This is my first time visiting your blog and I want to thank you for all your insightfulness wisdom about the complex system of addiction that has made me really think about my own struggles.
Alexandria, thanks for the your reply and feedback. As to your relationships, sounds like you are beginning to connect the dots and see patterns. A book you might find useful is Betrayal Bond by Patrick Carnes which frames relationships like yours more in a trauma model rather than addiction. Working with a therapist if you are not already may also open up new insights.
All the best –
Alexandria Fowler says
Thank you for commenting on my thoughts about relationships and for suggesting the book. I will definitely look into it!
Noelle Torres says
This book sounds amazing, and while I have not read it, reading your blurb makes me want to understand how ‘focusing’ can help us reach more ‘ah-ha’ moments. I suppose the question I have is whether or not these moments are controllable. What factors impact one’s ability to have ‘ah-ha’ moments? Are they based on personality, length of addiction, what substance one is addicted to, etc… It seems as though every great idea is always followed by a disclaimer of some sort, or a list of its limitations. While there is never a ‘one size fits all’ solution to problems with addiction, there is a overwhelming need for good solutions for people with real problems with addiction. Perhaps self-reflection and ‘focusing’ would never happen for most, and therefore no ‘ah-ha’ moment to inspire meaningful change.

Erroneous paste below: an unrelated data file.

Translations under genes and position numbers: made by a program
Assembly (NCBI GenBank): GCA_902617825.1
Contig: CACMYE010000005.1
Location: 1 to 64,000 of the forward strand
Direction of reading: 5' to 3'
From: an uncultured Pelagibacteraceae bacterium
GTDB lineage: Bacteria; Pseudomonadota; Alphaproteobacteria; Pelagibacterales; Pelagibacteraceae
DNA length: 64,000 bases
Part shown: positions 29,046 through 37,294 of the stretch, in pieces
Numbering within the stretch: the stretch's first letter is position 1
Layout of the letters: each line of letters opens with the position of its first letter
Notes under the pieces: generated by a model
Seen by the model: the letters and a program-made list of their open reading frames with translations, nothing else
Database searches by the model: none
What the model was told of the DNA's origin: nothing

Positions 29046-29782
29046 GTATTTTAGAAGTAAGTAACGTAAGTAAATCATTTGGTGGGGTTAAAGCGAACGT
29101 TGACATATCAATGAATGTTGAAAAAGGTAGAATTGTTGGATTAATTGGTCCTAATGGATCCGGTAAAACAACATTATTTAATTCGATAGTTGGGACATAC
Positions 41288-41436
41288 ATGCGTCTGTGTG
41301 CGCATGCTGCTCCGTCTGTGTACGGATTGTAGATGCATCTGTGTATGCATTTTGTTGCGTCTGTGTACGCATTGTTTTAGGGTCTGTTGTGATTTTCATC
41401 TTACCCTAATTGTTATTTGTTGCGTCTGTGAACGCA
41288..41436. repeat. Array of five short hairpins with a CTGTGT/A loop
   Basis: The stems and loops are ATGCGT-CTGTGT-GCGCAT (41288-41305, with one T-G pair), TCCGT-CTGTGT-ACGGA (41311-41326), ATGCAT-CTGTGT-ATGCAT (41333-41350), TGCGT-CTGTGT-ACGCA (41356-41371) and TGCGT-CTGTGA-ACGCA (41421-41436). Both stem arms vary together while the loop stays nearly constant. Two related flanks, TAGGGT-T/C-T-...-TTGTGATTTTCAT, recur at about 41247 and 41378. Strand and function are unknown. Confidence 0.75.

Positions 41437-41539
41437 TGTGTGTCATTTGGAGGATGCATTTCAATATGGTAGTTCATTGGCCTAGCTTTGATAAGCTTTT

In all honesty there are not many disclaimers needed for focusing. True, different factors influence the outcomes of focusing, but I believe it is a skills we should all learn and use.
Thank you for the interesting post and introducing the amazing book. So, is Focusing related to meditation, or are they the same in a sense? Well, it sounds like they are not exactly the same, but I think there would be relationship between them. The remembering time and the “ah-ha” moment is like searching and finding a specific file out of tons and tons of files, comparing to a computer process. Like remembering time is same as searching time. Going back to meditation, what I think is if you train more meditation (training inside), there is better chance to improve focusing, which then leads to behavior change most likely. I believe it’s the similar process to body building. As we build more muscle by weigh-training, it gets easier to control different weighs.
John Fitzgerald says
Eunho, thanks for the feedback and question. Focusing aims to help people solve life problems through a specific process that was born from watching therapists work with patients. It does use the mind and body, and share similarities with meditation, but I think the big difference from my perspective is that there is an endpoint or goal to do doing a focusing session. Meditation, on the other hand, is done more for long term benefits without the expectation of an immediate payoff even though it has immediate benefits. Hopefully that makes sense.